The New Business Professional Dress Code

The NEW Professional

Women, particularly those multitasking Amazons who need smart clothes for a smart job, cheered: in the wake of all the economic turmoil, there’s been a sea change in fashion.

Where three years ago, women wanted to look pretty and sparkly, now they want to look smart and polished. Suits are back, hemlines are longer, button-down shirts are de rigueur. The minimal arc has even extended to accessories — sensible shoes have supplanted their unwieldy predecessors. Now it’s about pumps and loafers. As for handbags? Well, they mean business too. Envelope clutches and flat, zippered portfolios that fit an iPad, and smaller pouches that tuck into bigger totes, make for streamlined, and stylish, compartmentalization.

Though the nouveau pantsuit telegraphs “I mean business,” it doesn’t have to convey the message that you’re trying to be a man. And if it is cut beautifully, there’s a way of being really feminine in a suit. Numerous female designers have gone all-out to create versions that are real head turners. Now they go day to date, desk to dinner. You’ll see a more casual element, but it’s always sophisticated. The pantsuit is just one pillar in the new workwear construct, but it isn’t right for everyone.

Conversely, this new freedom comes with a downside: exponentially increased opportunities for making faux pas. Having to select a personal uniform from the staggering array of options available to working women may make some professionals long for the days of requisite nude hose and shoulder pads. Aside from the obvious rules (nothing too sexy or too “weekend”), today’s guidelines aren’t as concrete as those of yesteryear. So how do we synthesize?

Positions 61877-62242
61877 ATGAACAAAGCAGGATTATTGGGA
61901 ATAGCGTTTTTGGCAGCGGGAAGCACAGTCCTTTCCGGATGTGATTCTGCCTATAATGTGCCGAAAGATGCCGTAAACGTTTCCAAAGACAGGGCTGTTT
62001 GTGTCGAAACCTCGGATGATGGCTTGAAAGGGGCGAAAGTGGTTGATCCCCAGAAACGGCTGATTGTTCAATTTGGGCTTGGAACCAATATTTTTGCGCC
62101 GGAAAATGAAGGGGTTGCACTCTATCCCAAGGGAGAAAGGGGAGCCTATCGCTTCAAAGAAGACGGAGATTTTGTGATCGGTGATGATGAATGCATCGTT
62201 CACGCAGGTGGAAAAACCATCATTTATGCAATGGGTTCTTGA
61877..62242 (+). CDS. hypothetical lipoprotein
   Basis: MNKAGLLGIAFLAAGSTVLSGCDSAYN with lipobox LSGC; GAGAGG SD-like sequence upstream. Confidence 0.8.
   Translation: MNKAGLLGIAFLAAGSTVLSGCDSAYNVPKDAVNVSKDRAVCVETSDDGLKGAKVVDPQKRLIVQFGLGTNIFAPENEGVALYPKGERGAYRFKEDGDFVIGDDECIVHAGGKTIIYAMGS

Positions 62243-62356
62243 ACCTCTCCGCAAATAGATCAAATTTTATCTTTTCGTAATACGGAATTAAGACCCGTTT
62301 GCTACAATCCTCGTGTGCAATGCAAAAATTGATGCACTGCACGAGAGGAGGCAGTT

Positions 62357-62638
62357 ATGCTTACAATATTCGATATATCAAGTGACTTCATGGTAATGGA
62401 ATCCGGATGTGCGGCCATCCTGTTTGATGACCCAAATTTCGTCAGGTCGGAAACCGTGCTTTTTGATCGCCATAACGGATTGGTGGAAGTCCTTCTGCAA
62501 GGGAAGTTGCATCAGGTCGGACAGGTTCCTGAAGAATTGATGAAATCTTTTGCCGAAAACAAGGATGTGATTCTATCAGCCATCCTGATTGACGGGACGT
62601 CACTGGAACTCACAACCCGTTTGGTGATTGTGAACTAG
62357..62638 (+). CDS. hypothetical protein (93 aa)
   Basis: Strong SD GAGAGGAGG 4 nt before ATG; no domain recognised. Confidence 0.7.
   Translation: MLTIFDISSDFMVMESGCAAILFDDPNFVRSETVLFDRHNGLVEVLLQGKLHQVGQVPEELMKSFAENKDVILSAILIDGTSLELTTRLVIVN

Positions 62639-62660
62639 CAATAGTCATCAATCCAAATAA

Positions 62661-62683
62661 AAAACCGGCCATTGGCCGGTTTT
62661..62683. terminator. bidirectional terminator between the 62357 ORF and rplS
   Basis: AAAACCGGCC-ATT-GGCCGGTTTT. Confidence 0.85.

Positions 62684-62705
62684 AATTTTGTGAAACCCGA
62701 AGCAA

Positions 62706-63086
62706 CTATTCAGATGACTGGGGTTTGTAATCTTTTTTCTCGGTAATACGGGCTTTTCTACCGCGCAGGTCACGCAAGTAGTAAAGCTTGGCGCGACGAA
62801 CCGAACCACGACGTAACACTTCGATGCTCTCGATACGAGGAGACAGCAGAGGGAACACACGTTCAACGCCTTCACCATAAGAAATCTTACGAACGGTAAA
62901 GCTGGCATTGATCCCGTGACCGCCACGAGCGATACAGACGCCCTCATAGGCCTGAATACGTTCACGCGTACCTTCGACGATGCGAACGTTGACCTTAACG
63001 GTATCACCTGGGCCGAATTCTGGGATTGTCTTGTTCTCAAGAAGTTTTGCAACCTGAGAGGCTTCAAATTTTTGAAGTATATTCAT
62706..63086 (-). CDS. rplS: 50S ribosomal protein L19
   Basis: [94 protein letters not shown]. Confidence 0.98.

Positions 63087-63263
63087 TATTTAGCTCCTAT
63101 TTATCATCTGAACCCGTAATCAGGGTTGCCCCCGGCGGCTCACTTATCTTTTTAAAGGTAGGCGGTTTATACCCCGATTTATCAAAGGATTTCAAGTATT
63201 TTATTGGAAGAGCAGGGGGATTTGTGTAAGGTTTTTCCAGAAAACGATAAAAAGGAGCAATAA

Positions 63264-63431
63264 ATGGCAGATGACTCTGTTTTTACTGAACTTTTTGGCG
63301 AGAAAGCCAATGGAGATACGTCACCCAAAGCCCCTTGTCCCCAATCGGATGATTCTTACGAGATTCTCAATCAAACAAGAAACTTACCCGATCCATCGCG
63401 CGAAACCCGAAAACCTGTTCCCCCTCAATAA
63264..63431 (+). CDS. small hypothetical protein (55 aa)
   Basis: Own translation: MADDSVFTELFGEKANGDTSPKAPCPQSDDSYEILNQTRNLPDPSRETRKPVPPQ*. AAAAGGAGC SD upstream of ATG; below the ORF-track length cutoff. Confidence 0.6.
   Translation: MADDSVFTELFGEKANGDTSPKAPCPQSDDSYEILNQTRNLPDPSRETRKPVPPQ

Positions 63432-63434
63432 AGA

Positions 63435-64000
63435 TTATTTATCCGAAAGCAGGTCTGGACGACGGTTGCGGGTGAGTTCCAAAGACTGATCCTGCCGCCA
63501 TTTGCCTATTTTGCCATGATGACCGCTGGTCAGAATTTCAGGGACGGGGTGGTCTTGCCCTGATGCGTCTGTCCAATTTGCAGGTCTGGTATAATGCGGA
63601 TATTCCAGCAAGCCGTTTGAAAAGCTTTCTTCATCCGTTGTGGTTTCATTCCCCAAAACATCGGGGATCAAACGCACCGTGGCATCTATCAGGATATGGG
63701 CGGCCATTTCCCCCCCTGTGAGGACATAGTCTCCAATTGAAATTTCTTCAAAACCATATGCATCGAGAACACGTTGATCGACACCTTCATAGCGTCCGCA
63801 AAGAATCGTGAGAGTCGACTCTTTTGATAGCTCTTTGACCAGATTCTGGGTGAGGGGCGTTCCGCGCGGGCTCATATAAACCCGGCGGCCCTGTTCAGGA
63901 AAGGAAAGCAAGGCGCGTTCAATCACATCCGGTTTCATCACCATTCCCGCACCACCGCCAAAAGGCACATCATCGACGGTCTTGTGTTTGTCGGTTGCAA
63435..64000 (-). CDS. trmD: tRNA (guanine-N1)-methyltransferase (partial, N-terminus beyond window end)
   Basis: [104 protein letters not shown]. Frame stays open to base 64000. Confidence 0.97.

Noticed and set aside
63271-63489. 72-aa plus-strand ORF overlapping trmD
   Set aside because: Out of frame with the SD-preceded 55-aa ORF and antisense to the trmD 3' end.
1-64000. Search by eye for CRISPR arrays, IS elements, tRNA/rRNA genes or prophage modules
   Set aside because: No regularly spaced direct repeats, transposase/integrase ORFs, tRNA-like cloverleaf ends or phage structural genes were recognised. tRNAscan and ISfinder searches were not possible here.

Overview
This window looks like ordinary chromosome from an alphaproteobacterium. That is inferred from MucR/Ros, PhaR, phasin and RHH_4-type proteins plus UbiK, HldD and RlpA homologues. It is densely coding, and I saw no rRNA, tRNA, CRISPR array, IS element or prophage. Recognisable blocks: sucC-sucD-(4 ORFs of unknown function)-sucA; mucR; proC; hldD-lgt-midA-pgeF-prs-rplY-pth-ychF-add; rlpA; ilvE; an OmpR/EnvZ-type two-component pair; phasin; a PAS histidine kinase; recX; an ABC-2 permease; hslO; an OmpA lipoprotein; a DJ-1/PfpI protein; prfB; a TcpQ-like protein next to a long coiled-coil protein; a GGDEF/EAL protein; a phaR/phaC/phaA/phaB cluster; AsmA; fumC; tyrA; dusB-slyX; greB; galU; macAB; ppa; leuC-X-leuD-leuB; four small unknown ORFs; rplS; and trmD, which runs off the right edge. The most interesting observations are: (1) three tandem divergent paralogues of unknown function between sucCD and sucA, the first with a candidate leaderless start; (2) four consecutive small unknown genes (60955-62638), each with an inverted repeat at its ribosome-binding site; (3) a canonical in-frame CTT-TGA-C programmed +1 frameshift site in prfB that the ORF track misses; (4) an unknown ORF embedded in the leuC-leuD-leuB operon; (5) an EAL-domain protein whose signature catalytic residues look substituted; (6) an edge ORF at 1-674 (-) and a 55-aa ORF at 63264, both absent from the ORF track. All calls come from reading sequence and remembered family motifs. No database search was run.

The perception of women has changed, sure that your clothes convey the message of how you want to be perceived.  If you walk into a room, be honest: What impression are you giving? Getting it right means asking these questions for your particular role and industry.

There are also myriad suiting alternatives that preserve the polished spirit of the classic look. The jacket-over-a-dress approach, a fitted pencil skirt, a crisp white or cornflower blue button-down, and a long cardigan in a rich color.

The most modern styling tip is to freshen up serious staples with a panorama of colors, be they neon twinsets, brightly hued pumps, or oversize clutches in rainbow shades. These imbue any look with a certain amount of bravado, which lends an air of confidence — a necessary weapon in any boardroom.

For the color-averse, there’s a way to keep monochrome from looking dull. A beautiful white silk blouse tucked into a black skirt always works, but adding something personal, like an interesting shoe or a great pair of earrings, really takes it to the next level. And these days, personality counts. To me, a boring outfit shows a lack of creativity — a woman doesn’t need to look like a robot.

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